Understanding Spiritual Gifts by Sam Storms describes itself as a “comprehensive guide” to the topic. Its author describes himself as “an Amillennial, Calvinistic, charismatic, credo-baptistic, complementarian, Christian Hedonist.” which helps you understand his theological and ecclesiological point of view (as well as affinity for John Piper!). He is founder of Enjoying God Ministries, senior pastor of Bridgeway Church in Oklahoma City, Oklahoma, and an erstwhile professor with a Ph.D. in intellectual history from the University of Texas at Dallas.
Storms has published four books and several articles on the topic of spiritual gifts, which he helpfully lists on pages xviii–xix, and from which he has adapted some of the material in Understanding Spiritual Gifts. The previous books include The Beginner’s Guide to Spiritual Gifts (2002, reprinted 2013), Convergence (2005), Practicing the Power(2017), and The Language of Heaven (2019). I have not read the earlier books, so I cannot how or to what extent this book draws on them.
Storms defines spiritual gifts this way:
A spiritual gift is when the Holy Spirit manifests his presence and imparts his power into and through individual believers to enable them to exceed the limitations of their finite humanity so that they might faithfully and effectively fulfill certain ministry tasks for the building up of the body of Christ (20).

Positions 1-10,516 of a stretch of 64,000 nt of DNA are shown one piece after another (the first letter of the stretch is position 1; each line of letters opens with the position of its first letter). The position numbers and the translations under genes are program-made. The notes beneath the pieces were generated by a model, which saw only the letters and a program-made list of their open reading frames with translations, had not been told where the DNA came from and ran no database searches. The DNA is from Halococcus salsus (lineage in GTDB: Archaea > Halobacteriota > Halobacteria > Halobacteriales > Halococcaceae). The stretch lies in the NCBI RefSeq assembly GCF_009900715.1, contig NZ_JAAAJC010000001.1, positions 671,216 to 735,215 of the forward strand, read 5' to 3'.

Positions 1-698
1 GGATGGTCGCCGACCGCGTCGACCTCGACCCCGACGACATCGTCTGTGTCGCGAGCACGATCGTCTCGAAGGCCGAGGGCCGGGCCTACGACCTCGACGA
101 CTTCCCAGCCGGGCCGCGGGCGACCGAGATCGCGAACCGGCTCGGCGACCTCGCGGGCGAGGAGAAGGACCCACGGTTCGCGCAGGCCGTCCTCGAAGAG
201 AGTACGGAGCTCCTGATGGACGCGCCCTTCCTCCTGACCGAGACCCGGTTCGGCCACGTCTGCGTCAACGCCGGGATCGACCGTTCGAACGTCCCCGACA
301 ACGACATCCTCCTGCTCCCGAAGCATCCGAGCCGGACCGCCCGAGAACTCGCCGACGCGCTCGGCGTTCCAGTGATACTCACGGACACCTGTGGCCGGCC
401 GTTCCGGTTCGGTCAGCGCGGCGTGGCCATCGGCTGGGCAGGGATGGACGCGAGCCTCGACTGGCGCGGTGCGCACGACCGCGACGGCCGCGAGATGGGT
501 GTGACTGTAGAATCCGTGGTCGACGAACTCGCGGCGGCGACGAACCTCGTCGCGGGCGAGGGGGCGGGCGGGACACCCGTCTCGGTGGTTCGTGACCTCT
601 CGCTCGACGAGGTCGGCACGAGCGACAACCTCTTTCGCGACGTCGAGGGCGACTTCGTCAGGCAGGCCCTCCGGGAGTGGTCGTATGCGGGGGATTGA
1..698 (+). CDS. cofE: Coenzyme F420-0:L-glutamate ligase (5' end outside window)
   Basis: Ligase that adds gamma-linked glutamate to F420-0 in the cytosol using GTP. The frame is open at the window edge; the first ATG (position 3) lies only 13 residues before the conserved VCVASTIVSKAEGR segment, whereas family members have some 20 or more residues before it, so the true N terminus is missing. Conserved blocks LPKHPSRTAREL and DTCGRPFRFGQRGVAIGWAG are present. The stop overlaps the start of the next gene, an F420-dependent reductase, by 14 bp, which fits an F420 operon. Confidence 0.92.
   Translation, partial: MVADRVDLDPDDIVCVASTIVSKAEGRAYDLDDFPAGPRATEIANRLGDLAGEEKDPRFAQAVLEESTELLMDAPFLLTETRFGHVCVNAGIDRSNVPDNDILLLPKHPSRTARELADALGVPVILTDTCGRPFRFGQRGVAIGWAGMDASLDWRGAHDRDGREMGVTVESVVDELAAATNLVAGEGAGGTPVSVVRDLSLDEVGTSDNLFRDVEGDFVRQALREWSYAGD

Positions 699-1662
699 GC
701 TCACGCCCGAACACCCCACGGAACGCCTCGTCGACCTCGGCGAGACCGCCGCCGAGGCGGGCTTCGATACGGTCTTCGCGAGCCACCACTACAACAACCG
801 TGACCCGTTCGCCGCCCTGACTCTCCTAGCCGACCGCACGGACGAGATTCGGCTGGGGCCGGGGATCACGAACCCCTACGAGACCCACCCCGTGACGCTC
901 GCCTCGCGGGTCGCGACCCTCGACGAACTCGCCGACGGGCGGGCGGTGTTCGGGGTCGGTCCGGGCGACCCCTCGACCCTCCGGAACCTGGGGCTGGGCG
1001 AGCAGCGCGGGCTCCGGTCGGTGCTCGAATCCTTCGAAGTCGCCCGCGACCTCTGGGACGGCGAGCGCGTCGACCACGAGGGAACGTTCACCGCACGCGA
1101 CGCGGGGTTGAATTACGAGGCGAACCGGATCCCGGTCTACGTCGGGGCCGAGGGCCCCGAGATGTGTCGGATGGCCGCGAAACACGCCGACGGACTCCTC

The author divides his argument into six parts:
- The Nature, Purpose, and Prayerful Pursuit of Spiritual Gifts (1–66)
- The Debate over the Cessation or Continuation of Miraculous Gifts of the Spirit (67–146)
- Revelatory Gifts of the Spirit (147–202)
- Speaking in Tongues (203–238)
- Faith, Healing, and Miracles (239–278)
- Other Gifts and Apostleship (279–318)
As can be seen from these titles, Storms covers the topics that are a matter of sometimes heated debate between continuationists and cessationists, as well as among continuationists, that is, among believers who are Pentecostal, charismatic, and Third Wave.
Storms directs his strongest arguments against cessationism, though these arguments are always graciously expressed. He defines a cessationist as “someone who believes that certain spiritual gifts, typically those of a more overtly supernatural nature, ceased to be given by God to the church sometime late in the first century AD (or more gradually through the course of the next few centuries)” (69). By contrast, a continuationist is “a person who believes that all the gifts of the Spirit continue to be given by God and are therefore operative in the church today and should be prayed for and sought after” (69). He devotes an entire section of the book to refuting cessationism (69–145), but he maintains a running critique of cessationism throughout the book as he examines various biblical passages.